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Product Delivery Mindset #8: Precise communication

Read Time 4 mins | Written by: Kim Sullivan

Product Delivery Mindset #8: Precise communication

It’s easy to pass important information to others quickly between meetings, before you forget, or at the tail end of a call. It's fast, but it's not the best way to communicate if you want to deliver products on time. Rushing through communications easily leads to misalignments, dissatisfaction, and confusion.

Be intentional, not fast.

Being precise and intentional in your communication cannot be overstressed for successful product delivery.

Choose the right channel for communication

Take time to prepare your messaging beforehand - set the stage, state the facts, and give enough context to ensure a shared understanding. Tie key decisions and changes to the bigger picture so everyone involved understands how the new direction maps to overarching objectives. By knowing the drivers behind changes and how it helps the company achieve their goals, frustrations are often curbed.

Various forums can be used for critical communications. 

Some of my favorite methods include:

  • Weekly Monday morning kickoff
  • Routine communications in Slack
  • One-on-one chats with individuals who may be particularly impacted
  • Slack huddles with individuals after a meeting who appear unhappy or frustrated with a communication.

Using precise communication ensures clarity, prevents misunderstandings, and aligns teams with both the near- and long-term goals of a project. Remember, being a good communicator is not firing off messages rapidly and marking a to-do done. It’s about thoughtfulness, respect, and fostering trust with one another.

Anticipate emotional responses before key comms

  • Did your requested delivery timeframe get moved up by one month?
  • Did you cut a core component that one of your team members is passionate about?
  • Is someone leaving the team unexpectedly?
  • Did leadership decide to shut down your product?

All of these are common situations product development leaders face. Each must be passed on to team members with care.

In preparing your communication, anticipate emotional responses of various team members. Will one individual be particularly saddened or frustrated or angry?

Will one person bring a negative vibe to others?

Will someone take the news well and help support others?

Think through these probable responses of each player and take time to meet individually with certain folks in advance of the communication. Give them time to process before the wider announcement. Give them room to ask questions in a closed setting.

By prepping various individuals, the “bad news” announcement won’t be as worrisome to you and will pave the way for the right climate for a solid discussion.

Don't get fooled by the illusion of communication

My spouse often thinks a plan with a friend is “all set” when in fact it is not.

I don’t fault him as this happens to all of us, in a variety of settings. It’s very easy to leave a conversation believing you are on the same page with someone when in reality you are quite misaligned on the next steps, the go-forward plan, the decision made, etc.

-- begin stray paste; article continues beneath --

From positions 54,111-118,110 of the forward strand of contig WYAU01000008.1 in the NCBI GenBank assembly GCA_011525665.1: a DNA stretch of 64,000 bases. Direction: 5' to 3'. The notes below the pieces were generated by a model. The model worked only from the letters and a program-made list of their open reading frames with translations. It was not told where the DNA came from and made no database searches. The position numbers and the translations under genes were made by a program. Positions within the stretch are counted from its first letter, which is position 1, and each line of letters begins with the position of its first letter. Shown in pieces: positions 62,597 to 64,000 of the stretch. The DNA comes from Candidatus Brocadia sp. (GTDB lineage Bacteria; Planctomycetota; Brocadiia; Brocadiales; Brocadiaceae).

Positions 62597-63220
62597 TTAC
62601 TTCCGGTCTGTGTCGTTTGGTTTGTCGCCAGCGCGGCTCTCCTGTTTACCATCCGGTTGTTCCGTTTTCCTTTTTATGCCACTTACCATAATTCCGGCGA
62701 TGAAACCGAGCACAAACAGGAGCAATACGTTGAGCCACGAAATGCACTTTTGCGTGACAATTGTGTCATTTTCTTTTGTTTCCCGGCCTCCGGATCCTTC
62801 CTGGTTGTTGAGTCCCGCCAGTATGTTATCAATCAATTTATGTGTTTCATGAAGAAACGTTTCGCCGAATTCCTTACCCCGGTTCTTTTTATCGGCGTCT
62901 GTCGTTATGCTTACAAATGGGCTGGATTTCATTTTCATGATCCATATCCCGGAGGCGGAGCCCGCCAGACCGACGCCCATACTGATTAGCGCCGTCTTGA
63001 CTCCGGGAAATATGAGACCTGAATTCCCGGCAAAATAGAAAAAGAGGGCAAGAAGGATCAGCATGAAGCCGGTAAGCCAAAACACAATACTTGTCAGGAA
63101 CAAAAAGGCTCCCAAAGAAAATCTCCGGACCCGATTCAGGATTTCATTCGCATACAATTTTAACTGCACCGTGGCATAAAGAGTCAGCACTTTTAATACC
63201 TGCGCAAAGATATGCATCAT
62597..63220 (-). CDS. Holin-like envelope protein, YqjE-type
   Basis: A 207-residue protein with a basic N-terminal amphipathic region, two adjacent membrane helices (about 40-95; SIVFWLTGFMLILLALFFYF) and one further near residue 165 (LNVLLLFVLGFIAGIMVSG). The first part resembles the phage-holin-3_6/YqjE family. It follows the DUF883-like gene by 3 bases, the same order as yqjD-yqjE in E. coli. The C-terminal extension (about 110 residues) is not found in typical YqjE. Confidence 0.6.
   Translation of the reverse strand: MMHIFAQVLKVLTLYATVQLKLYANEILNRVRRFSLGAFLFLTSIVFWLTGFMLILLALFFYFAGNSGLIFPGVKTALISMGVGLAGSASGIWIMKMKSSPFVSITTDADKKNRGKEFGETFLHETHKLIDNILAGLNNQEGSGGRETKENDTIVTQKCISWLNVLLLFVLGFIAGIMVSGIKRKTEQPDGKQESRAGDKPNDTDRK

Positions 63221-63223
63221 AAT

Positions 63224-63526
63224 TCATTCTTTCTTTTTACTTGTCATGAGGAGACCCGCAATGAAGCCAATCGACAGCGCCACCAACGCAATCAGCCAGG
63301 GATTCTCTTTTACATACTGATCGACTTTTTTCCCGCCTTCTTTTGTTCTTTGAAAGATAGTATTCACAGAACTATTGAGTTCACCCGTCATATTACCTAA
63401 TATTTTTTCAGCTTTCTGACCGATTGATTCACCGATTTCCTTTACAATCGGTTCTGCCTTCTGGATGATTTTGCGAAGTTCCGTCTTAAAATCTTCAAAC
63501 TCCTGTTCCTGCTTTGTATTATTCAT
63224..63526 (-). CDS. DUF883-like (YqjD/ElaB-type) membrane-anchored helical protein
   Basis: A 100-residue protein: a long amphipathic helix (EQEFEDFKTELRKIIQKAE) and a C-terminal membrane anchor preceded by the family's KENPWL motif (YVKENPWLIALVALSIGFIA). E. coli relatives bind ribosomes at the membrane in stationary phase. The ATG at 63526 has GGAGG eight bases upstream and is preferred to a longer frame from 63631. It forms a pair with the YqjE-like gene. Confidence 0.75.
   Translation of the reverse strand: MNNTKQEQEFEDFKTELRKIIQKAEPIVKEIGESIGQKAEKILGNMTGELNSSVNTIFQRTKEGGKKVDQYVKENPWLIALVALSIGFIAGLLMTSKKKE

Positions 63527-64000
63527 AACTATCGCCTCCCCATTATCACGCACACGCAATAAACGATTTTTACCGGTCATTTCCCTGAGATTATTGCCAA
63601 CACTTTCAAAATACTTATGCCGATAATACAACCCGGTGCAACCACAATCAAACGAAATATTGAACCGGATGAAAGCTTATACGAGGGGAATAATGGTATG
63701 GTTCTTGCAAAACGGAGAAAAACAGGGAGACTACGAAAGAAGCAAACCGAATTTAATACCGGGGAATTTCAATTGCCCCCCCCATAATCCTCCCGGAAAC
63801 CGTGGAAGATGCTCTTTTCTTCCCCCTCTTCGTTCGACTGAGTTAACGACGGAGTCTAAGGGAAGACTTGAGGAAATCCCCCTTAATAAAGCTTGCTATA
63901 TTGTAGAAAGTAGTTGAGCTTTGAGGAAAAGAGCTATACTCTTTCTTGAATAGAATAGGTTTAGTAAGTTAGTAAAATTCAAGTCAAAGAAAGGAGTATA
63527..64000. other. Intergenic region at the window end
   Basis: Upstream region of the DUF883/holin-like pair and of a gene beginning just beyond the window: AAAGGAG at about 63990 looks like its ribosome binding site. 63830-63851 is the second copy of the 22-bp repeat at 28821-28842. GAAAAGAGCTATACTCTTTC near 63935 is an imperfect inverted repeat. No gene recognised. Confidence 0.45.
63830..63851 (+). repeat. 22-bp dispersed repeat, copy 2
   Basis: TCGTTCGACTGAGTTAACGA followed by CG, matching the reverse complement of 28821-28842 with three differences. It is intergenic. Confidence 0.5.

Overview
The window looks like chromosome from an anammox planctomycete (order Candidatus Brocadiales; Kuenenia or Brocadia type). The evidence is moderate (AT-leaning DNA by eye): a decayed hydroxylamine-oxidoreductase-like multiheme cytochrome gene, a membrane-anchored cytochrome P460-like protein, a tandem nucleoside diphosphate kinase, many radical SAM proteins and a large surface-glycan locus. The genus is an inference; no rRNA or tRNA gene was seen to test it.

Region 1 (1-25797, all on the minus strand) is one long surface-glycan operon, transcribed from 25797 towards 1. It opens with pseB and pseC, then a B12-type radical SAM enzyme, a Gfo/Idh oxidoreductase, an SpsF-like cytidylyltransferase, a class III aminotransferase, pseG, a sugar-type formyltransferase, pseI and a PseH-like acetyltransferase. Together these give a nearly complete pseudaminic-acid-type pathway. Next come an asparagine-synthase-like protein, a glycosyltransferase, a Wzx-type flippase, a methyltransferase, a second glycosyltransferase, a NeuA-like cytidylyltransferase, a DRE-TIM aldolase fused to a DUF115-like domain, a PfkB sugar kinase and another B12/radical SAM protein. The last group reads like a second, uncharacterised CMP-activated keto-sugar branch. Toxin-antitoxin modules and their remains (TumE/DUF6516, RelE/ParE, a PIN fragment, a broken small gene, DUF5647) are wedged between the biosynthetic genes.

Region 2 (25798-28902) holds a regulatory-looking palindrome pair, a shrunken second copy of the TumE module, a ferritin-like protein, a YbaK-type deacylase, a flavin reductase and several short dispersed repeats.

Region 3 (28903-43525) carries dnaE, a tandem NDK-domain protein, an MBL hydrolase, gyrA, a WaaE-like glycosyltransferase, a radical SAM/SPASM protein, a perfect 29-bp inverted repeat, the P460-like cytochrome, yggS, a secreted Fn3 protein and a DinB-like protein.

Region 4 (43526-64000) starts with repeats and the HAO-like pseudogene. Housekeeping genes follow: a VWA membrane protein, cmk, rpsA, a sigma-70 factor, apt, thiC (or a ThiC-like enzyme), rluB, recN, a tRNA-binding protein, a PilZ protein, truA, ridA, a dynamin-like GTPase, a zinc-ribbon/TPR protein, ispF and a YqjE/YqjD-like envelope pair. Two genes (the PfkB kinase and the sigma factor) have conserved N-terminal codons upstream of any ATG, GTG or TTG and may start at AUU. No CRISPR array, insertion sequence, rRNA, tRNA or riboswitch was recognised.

Be precise in your communication and make sure you are having the same conversation.

Is your team is on the same wavelength?

YES: the team is… moving towards the same goal, motivated in their work, knows overarching status wrt the next deliverable date, knows why they are building the current “thing.”

NO: the team is… unaware of the next deliverable, thinks the current “thing” is a waste of time, lost context as to why a given feature is important, has no clue when the project is “over.”

It’s very easy to get into the “No” state. All too often team members don’t speak up and you assume there is silent agreement because it’s Monday or people are “just low energy today.” Instead I assume unusual silence is disengagement, dissatisfaction, or confusion. Though this may not be the case, it’s better to investigate further and be proved wrong.

You can ensure everyone is on the same wavelength by asking probing questions such as:

  • Is our next deliverable on track?
  • What’s the confidence in an on-time delivery?
  • Does anyone think something else should be worked on now vs what is currently in-flight?
  • Do you think our current plan will help our users, and in turn help the company reach current objectives?

The team will either be able to answer these questions or… look confused / remain silent. If the former, great! People are in fact sleepy today. If the latter, it’s likely time to regroup on the current plan, product goals, company goals, how current work fits into the overarching roadmap, etc. 

These bigger picture pieces of information need to be reiterated more frequently than you think. Try a weekly Monday morning kickoff for 15m to stay out of the tactical weeds and stay connected at a higher, more strategic level. 

It’s a great time to share wins, hear concerns, reinforce key aspects of a project/plan, and set a positive, clear direction for the week.

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Kim uses LinkedIn to share her thoughts on product delivery, prioritization techniques, and enterprise product development and design. 

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Kim Sullivan

Kim Sullivan is the Head of Product & Design at Codingscape.